[Unpublished] . iv, 112 p.This US government report opens with a general description of the changes which have taken place in the composition and life circumstances of US women between the 1980 and 1990 census. The status of US women is then described under the main headings of equality, development, and peace. Equality is determined in terms of the number of women in elective office, in appointive office, and employed in federal agencies; the relationship of women to the judicial system; women decision-makers in the private sector; and governmental and nongovernmental actions and mechanisms to advance the status of women. Development is explored through a consideration of poverty, aging, teenage pregnancy, welfare reform, housing, health, education, employment status, wages and benefits, deterring sexual harassment, access to vocational resources, and the environment. The discussion of peace centers on violence against women, women in the military, refugee resettlement, and advocacy for peace.
Approaching STDs and AIDS on a global scale. Interview with Peter Piot, Associate Director, Sexually Transmitted Diseases, Global Programme on AIDS (GPA), World Health Organisation (WHO).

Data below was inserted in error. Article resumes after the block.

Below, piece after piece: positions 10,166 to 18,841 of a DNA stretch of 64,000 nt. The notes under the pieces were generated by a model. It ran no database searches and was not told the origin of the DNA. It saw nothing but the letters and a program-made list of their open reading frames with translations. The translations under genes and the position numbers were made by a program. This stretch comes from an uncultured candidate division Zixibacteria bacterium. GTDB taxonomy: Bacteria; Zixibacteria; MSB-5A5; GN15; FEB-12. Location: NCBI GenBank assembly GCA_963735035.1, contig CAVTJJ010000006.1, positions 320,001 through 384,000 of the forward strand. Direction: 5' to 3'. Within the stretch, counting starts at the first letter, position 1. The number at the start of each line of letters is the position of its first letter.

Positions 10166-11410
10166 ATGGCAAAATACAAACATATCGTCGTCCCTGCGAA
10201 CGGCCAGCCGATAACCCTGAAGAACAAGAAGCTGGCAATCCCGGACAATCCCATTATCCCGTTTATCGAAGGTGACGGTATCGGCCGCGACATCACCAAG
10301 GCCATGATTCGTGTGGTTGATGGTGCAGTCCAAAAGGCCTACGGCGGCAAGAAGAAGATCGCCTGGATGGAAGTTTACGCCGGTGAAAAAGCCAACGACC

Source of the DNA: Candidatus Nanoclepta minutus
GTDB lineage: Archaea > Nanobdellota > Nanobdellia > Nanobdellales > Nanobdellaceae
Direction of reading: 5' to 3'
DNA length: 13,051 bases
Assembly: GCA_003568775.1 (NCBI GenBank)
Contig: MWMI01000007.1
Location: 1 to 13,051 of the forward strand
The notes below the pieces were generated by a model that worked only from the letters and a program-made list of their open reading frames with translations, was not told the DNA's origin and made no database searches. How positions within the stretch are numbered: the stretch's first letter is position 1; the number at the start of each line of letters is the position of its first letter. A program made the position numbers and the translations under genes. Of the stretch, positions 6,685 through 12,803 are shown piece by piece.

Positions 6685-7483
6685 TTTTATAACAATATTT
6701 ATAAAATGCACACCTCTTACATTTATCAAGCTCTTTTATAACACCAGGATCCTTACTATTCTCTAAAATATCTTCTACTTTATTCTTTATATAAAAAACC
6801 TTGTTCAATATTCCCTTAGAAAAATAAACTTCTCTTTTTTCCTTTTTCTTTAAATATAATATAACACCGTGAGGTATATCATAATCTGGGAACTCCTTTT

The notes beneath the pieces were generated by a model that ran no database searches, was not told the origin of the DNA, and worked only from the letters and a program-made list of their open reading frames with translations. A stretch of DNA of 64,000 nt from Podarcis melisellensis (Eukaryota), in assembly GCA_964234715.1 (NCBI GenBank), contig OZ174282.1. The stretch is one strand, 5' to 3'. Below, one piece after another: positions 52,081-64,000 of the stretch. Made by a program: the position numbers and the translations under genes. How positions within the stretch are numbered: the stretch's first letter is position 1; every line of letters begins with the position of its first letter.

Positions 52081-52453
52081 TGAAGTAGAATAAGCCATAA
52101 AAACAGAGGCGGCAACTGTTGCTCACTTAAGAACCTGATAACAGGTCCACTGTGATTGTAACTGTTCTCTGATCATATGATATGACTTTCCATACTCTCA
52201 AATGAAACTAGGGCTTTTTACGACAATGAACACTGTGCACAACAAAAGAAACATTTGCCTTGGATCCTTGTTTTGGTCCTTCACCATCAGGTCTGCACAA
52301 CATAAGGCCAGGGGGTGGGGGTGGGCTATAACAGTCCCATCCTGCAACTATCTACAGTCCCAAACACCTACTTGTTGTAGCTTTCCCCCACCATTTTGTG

AIDS BULLETIN. 1993 Jul; 2(2):4-5.Dr. Piot became involved with the World Health Organization (WHO) Global Program on AIDS (GPA) through his early involvement as Chairman of the WHO Steering Committee on the Epidemiology of AIDS. He responds to questions about the HIV pandemic. Although researchers realized early on that HIV could be transmitted sexually and suspected that condom use could confer protection against HIV infection as it does against other STDs such as gonorrhea and syphilis, only minimal light was shed to the public on the association of HIV with STDs. The delay in clearly pointing out the association stemmed from professionals' lack of desire to further stigmatize HIV/AIDS by designating it as a STD. Furthermore, many Western hematologists had little interest in STDs, and STD control in many countries tended to be coercive. Regarding the risk of HIV infection, Dr. Piot notes that the presence of a genital ulcer caused by syphilis, chancroid, or herpes increases one's risk 10-20-fold; risk increases 3- to 4-fold where gonorrhea or chlamydia are present. Acknowledging the association between STDs and the risk of contracting HIV and understanding the need to control STDs for the prevention of HIV/AIDS, the WHO's STD program was brought under the auspices of and integrated with the GPA. People, and especially women, who may present at STD clinics for treatment are prime candidates for much needed help in avoiding HIV infection; Dr. Piot notes that unlike men, many women do not realize they are infected with an STD until complications develop. Dr. Piot's recent appointment at GPA means the WHO will increase its focus upon the prevention and treatment of STDs. The WHO favors an integrated program approach. Additionally, the GPA plans to develop a short-list of recommended drugs for treating STDs and hopes to develop ways for developing countries to buy them affordably with help from UNICEF and the World Bank. Finally, Dr. Piot explains that, with some exceptions, the prevalence of STDs is lower in developed countries and, therefore, less of a prevention priority.